Hundreds of students have been prevented from graduating because they have not paid their university library fines, an investigation has revealed.
Almost 600 students at various Scottish institutions have been denied their graduation over unpaid fines or other non-academic debts, according to student paper the Journal Online.
Strathclyde University and University of the West of Scotland (UWS) are among the universities who held back their students as punishment for not coughing up money for overdue text books. Between them, the institutions prevented 562 students from graduating.
A spokesman for Strathclyde University said: “Regulations around graduation exist to ensure all students are treated equally," while UWS added: "As is outlined in the university’s Terms and Conditions, which are available to view online, students who are in debt to UWS may, in extreme cases, be prevented from graduating."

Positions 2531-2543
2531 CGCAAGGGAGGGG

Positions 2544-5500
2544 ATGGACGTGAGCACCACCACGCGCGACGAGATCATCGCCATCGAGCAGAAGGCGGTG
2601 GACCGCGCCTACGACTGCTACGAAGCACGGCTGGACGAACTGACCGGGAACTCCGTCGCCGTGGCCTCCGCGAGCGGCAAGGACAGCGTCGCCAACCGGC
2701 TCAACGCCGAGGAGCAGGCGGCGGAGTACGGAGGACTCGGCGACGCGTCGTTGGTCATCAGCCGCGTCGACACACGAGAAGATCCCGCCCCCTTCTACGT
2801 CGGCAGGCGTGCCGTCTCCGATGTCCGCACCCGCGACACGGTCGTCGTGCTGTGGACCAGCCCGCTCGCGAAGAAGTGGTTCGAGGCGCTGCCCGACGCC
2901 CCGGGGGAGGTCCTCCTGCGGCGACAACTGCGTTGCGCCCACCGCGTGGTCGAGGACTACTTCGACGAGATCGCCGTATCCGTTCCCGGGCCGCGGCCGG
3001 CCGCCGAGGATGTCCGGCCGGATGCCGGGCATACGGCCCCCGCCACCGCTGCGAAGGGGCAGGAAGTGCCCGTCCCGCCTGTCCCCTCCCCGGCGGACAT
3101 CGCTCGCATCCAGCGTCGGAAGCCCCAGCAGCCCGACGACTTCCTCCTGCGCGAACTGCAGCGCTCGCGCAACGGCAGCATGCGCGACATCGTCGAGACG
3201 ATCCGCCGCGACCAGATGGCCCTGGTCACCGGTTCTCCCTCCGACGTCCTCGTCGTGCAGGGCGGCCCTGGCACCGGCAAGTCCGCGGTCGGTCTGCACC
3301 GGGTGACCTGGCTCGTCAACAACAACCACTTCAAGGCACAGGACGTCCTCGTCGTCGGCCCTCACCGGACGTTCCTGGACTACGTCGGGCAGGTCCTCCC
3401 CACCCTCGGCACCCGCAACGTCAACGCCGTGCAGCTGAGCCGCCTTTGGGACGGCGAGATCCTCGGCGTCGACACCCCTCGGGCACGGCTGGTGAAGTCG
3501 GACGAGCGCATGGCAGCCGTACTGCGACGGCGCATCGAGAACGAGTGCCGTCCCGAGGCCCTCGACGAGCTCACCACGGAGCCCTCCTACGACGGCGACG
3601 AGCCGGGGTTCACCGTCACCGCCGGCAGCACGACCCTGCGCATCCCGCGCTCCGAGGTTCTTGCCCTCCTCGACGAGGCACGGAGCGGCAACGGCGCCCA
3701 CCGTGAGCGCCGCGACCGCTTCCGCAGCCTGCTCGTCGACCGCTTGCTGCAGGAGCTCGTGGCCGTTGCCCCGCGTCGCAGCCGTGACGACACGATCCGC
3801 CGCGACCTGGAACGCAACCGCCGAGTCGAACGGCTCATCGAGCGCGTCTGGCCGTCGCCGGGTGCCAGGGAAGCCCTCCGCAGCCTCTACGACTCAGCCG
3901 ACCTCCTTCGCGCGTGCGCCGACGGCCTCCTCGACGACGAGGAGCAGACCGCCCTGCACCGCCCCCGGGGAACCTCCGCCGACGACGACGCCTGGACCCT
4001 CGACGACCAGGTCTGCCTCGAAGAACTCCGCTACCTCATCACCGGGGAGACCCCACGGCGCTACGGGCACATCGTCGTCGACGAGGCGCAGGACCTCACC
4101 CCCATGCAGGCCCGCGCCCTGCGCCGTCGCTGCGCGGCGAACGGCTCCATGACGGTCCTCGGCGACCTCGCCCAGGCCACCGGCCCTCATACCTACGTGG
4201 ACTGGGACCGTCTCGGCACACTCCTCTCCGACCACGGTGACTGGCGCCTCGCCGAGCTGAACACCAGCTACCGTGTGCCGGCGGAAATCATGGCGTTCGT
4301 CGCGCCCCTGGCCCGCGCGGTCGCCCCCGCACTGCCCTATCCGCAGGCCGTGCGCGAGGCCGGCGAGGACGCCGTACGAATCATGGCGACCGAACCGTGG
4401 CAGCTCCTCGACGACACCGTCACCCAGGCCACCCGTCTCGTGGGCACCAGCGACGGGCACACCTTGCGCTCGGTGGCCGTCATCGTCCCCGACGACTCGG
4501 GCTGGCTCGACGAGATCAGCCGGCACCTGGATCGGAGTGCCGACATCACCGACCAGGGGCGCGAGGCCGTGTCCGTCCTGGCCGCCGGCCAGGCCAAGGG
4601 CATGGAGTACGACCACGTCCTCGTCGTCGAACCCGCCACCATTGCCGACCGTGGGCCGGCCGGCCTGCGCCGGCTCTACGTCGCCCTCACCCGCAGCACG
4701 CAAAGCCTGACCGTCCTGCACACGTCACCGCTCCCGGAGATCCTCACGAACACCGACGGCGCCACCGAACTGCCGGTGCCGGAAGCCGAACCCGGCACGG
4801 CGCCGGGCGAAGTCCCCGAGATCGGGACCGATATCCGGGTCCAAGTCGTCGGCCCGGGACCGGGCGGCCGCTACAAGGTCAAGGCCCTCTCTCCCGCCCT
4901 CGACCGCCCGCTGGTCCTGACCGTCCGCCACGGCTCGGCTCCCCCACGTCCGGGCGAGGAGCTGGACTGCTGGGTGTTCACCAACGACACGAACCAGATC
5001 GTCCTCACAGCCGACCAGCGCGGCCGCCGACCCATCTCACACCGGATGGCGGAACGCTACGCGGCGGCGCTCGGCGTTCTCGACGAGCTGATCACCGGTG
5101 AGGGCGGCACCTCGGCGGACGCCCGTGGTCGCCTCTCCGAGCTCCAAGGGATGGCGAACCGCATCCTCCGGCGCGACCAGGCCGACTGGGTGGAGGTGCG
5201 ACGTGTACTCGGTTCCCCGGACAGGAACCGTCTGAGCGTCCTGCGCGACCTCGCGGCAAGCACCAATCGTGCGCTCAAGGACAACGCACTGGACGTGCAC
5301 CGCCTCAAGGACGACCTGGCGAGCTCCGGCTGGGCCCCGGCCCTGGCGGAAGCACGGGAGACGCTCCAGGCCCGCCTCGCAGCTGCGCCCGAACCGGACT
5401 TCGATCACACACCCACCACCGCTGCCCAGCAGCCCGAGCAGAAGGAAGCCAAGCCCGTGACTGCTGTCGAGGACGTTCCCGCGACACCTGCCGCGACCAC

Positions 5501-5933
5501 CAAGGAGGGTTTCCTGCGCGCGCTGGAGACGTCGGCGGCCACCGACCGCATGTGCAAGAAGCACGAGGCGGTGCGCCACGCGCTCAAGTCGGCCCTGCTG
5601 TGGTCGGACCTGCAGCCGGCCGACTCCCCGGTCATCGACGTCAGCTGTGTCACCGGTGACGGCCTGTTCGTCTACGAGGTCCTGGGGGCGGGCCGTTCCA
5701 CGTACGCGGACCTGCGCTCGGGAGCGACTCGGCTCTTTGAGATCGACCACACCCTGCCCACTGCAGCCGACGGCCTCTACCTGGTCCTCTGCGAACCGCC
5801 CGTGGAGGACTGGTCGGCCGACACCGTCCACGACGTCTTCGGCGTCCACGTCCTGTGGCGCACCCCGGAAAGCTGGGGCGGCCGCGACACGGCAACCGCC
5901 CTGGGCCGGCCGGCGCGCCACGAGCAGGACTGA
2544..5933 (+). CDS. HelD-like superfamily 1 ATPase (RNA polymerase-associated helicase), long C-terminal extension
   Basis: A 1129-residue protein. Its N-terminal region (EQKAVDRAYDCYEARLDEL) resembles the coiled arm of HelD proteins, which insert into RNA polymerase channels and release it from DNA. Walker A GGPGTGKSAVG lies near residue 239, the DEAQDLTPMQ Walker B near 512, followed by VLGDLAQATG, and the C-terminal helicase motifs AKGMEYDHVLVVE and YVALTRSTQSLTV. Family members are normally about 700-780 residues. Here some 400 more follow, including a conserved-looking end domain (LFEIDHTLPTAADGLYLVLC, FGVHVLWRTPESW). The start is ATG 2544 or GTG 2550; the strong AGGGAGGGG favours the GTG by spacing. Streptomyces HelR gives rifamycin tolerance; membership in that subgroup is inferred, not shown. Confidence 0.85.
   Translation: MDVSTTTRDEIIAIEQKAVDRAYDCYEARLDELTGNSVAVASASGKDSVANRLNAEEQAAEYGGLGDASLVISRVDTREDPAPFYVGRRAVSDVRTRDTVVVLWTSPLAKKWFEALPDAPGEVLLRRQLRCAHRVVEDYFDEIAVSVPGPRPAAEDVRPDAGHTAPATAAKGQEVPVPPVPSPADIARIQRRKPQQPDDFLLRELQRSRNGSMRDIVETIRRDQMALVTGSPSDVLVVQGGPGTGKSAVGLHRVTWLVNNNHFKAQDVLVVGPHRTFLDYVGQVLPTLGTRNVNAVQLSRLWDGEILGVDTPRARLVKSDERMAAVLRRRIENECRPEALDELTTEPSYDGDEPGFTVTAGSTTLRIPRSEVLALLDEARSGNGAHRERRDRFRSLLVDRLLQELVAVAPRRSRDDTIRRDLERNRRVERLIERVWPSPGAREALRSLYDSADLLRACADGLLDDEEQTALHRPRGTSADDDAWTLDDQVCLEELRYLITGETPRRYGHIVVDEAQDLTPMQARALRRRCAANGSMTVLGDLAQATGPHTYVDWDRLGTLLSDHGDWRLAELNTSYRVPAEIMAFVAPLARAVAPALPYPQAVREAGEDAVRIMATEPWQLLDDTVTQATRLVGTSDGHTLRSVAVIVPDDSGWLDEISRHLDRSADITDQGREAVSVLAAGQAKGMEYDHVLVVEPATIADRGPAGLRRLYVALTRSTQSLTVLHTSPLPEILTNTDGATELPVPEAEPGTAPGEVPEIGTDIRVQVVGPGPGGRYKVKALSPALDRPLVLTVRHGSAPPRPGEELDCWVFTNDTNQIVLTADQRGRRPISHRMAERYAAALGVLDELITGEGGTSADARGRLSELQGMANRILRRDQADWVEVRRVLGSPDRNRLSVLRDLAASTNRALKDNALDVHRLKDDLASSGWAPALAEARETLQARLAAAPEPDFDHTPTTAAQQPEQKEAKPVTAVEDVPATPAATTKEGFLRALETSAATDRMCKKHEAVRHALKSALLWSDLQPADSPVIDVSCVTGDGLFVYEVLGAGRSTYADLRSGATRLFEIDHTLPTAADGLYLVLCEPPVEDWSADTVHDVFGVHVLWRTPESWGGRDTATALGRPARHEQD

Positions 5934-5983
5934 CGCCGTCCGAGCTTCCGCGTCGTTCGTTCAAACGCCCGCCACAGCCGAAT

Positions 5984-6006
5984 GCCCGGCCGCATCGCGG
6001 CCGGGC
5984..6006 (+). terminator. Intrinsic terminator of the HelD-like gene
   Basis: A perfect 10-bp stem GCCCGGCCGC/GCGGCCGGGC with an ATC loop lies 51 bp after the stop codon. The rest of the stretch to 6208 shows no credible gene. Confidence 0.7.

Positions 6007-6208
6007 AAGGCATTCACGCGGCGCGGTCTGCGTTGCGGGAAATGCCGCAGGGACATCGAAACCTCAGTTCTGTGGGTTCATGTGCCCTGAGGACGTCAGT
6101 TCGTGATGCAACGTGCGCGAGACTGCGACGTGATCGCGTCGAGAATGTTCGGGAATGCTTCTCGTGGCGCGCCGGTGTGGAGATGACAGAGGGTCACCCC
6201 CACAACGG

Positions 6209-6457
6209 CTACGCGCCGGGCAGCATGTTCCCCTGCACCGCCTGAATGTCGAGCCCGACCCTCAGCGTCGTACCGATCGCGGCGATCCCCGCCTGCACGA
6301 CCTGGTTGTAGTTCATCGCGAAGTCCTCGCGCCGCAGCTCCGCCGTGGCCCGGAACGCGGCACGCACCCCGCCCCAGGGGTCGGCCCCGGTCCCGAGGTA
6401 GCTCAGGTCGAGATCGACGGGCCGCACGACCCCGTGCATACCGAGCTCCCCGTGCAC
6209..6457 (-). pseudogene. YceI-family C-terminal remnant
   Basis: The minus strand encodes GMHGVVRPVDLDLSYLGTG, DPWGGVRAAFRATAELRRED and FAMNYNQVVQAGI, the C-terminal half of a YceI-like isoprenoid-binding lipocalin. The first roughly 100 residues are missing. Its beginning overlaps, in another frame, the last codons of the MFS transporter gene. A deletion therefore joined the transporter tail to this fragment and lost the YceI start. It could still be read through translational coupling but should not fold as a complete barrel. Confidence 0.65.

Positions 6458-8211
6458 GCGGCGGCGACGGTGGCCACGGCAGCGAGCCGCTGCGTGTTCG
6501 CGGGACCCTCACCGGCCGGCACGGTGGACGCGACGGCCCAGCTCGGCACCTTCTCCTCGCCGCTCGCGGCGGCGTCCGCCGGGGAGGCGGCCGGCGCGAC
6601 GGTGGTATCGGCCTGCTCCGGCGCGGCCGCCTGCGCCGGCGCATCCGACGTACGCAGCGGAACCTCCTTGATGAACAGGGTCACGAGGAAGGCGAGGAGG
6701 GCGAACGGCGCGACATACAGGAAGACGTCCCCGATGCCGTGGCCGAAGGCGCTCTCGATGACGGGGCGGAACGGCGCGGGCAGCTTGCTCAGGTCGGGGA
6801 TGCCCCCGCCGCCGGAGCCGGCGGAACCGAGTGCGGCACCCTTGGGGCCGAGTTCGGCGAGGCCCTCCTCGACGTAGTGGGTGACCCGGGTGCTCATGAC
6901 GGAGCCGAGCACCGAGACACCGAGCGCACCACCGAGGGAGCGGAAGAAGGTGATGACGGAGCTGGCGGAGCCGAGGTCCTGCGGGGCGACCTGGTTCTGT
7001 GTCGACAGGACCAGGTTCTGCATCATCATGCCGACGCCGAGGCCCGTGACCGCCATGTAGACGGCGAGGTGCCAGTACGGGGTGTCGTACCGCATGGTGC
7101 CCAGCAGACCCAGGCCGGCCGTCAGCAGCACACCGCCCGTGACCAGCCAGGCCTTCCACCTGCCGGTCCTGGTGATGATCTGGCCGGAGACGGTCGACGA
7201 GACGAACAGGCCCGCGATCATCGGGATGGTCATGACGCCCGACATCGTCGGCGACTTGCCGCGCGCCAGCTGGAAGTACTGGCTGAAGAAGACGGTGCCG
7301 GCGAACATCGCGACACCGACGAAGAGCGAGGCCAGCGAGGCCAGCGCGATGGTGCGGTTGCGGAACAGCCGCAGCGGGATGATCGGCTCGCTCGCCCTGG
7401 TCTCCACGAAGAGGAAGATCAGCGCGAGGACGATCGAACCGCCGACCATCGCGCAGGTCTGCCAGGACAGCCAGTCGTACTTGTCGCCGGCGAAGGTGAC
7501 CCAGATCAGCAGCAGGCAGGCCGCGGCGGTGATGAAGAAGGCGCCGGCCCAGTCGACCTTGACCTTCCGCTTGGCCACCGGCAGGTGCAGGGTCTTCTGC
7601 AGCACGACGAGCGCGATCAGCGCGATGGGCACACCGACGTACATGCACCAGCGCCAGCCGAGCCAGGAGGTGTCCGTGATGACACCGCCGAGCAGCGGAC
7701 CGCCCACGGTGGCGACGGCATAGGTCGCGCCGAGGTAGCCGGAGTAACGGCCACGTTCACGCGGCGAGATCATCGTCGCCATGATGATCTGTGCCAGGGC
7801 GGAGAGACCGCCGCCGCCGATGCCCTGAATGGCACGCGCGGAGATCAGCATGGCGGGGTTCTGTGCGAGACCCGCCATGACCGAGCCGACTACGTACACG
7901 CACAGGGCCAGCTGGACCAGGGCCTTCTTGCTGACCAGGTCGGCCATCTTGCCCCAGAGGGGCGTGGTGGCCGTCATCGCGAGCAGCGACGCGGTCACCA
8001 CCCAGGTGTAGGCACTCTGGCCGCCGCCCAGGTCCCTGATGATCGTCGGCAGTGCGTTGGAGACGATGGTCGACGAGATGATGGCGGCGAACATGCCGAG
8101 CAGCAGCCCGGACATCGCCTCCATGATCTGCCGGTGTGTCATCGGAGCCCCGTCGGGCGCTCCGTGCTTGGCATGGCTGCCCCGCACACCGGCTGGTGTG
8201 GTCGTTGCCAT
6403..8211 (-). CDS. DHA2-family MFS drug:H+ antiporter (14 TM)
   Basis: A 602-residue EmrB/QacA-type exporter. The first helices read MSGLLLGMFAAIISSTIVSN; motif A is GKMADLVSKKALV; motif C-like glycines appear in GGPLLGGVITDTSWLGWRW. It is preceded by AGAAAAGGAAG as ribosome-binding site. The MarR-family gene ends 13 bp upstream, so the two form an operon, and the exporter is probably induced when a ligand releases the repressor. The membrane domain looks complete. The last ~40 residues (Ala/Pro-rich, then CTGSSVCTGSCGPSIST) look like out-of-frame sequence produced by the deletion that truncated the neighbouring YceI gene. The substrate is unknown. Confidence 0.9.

Gordon Maloney, president of the National Union of Students Scotland branch, said the union had alerted the Office of Fair Trading and welcomed an investigation.
"It is entirely unacceptable that UWS or any other university in Scotland should prevent students from graduating due to unpaid library fines," he said. "Students who owe money for overdue library books or other non-academic debt should certainly pay off the money they owe, but preventing these students from receiving their degrees, which they have worked long hours to obtain, lacks any sense of proportionally.
"Universities that prevent students with overdue library fines from obtaining their degree, or enrolling in another year of study, are imposing a harsher sanction on students than banks would over similar debts."
The student paper's investigation also found Scotland's universities had amassed more than £3.8m in library fines over the past four years.
Last year, it was revealed universities had collected a whopping £50m in library fines over six years, with Leeds University collecting nearly £2m. As a result, the OFT conducted research on 50 universities and found half had terms and conditions which could potentially be viewed as "unfair".